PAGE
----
Right after the baby’s head emerged, it retracted into the mother (the “turtle sign”) and the defendant doctor was faced with a shoulder dystocia (when one or both of the baby’s shoulders become stuck inside the mother’s body and prevent delivery). The defendant doctor then performed a series of well-known obstetrical maneuvers (physical manipulations to mother and baby) to resolve the dystocia. The baby was delivered approximately three minutes after the diagnosis of shoulder dystocia. The baby was diagnosed with a permanent brachial plexus injury a few days later.

The parties did not dispute that an obese mother, gestational diabetes, and a macrosomic baby increase the risk of shoulder dystocia, and that the application of excessive traction beyond what the fetus can withstand may be a cause of severe brachial plexus injuries during childbirth and the use of a vacuum during delivery may increase the risk of a brachial plexus injury.

The plaintiffs’ medical expert testified at length during trial regarding the standard of reasonable care in the instant case and opined that the defendant doctor breached that standard of reasonable care (i.e., the defendant doctor breached the standard of care by failing to order a three-hour glucose test; the defendant doctor breached the standard of care by failing to perform an ultrasound immediately prior to delivery; and, the defendant doctor breached the standard of care by doing a vacuum-assisted delivery), basing his testimony on his personal experiences (he estimated that he has delivered between 7,500 and 8,000 babies and has encountered between 37 and 40 instances of shoulder dystocia in his 36-year career).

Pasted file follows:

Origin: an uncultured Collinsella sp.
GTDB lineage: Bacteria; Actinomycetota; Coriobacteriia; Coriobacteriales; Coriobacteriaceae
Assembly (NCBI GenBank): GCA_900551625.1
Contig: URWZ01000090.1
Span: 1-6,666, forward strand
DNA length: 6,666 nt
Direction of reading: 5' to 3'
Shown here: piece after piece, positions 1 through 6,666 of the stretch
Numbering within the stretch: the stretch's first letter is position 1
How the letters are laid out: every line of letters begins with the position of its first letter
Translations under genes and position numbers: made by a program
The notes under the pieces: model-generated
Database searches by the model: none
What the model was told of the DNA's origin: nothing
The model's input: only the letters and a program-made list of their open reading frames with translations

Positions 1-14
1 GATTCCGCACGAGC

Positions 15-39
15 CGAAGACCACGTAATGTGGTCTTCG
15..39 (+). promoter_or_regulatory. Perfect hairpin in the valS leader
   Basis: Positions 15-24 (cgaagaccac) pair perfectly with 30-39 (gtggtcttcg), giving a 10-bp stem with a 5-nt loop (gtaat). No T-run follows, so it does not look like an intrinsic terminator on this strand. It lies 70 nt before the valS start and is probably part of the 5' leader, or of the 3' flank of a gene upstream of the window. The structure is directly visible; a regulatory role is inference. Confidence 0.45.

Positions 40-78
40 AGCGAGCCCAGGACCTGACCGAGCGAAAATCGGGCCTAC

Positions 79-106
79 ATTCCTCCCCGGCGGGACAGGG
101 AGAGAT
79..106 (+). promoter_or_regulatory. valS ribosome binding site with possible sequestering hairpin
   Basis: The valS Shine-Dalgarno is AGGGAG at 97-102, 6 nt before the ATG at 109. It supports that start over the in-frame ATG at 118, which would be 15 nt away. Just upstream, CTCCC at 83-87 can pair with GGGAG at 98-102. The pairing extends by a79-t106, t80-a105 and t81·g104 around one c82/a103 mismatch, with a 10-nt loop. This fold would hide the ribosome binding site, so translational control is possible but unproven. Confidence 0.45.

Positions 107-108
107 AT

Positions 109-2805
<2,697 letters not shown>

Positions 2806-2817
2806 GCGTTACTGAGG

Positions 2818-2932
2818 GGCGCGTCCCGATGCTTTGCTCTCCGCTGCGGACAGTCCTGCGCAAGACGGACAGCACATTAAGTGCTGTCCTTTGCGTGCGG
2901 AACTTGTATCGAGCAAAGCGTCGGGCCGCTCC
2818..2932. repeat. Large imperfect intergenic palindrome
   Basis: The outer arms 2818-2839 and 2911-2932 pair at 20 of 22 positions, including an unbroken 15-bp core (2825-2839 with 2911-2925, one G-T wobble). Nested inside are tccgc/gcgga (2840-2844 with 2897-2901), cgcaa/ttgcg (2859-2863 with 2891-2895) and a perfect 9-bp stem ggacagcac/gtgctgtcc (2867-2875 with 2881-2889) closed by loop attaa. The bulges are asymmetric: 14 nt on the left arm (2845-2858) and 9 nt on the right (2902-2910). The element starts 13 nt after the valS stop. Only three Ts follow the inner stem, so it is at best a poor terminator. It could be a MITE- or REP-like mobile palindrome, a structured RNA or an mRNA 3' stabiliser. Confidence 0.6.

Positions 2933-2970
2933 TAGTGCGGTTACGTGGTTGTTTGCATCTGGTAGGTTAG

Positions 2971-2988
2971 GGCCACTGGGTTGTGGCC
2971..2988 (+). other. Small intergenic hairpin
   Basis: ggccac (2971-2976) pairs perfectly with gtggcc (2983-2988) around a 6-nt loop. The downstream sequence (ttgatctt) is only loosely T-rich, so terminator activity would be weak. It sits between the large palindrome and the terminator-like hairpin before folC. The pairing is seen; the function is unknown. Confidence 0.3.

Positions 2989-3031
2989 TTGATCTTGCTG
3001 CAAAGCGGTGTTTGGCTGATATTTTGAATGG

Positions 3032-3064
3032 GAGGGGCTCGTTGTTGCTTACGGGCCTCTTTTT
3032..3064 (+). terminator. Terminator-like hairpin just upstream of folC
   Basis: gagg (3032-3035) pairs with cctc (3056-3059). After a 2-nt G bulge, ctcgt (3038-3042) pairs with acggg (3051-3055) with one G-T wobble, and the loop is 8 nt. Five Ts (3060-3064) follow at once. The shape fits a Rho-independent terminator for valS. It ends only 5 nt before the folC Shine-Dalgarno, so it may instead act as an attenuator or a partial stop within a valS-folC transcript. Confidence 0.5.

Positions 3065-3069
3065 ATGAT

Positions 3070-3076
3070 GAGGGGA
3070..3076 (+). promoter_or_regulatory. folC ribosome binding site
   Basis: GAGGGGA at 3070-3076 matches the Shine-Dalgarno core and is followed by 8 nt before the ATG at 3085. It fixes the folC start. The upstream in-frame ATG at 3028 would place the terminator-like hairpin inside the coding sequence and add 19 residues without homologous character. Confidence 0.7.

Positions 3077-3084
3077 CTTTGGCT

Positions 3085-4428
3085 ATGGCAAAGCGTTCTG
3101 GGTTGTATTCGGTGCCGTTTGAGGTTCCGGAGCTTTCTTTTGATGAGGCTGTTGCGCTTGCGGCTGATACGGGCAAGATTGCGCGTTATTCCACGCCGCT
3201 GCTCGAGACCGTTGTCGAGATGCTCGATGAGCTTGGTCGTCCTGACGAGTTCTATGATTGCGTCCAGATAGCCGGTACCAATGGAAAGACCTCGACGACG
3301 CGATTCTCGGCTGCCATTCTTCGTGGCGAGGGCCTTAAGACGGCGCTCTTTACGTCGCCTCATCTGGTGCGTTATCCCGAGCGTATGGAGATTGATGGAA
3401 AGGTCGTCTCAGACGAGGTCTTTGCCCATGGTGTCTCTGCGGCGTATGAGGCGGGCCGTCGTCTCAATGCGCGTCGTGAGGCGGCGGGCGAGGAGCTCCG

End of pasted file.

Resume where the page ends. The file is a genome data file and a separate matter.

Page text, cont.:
The plaintiffs’ medical expert had also taught medical students and residents and was chairman of the obstetrics-gynecology department at a hospital for about 20 years, in addition to his private practice. As chairman, he was responsible for the quality of care provided by physicians practicing in his department, and he sat on the medical executive committee of the hospital. He further testified that he examines medical records for both plaintiff and defense attorneys, and that he is a member of the American College of Obstetricians and Gynecologists.

The Wisconsin Supreme Court stated that the plaintiffs’ medical expert’s experience and testimony demonstrate that he is familiar with the standard of reasonable care for family practice doctors practicing obstetrics, such as the defendant doctor in the instant case. Nonetheless, the defendants challenged the reliability of the plaintiffs’ expert’s medical testimony (the parties do not dispute that the plaintiffs’ medical expert was qualified as an expert and that his opinion was relevant in the instant case). Wisconsin Stat. § 907.02(1) states that expert testimony must be based on “reliable principles and methods,” and the defendants only challenged the plaintiffs’ expert’s “method” in the instant case.

The Wisconsin Supreme Court stated that the trial court was required to decide the reliability of the methods used by the plaintiffs’ medical expert in reaching his opinions and that the testimony was reliable by a preponderance of the evidence.

To guide the reliability analysis, Daubert provided a nonexhaustive list of factors that make scientific evidence sufficiently reliable for admission: (1) whether the methodology can and has been tested; (2) whether the technique has been subjected to peer review and publication; (3) the known or potential rate of error of the methodology; and (4) whether the technique has been generally accepted in the scientific community. The Federal Rules Advisory Committee added five additional factors. The Wisconsin Supreme Court stated that the trial court may consider some, all, or none of the factors listed to determine whether the expert evidence is reliable.

Reliability Of Expert Medical Opinion Based On The Expert’s Personal Experiences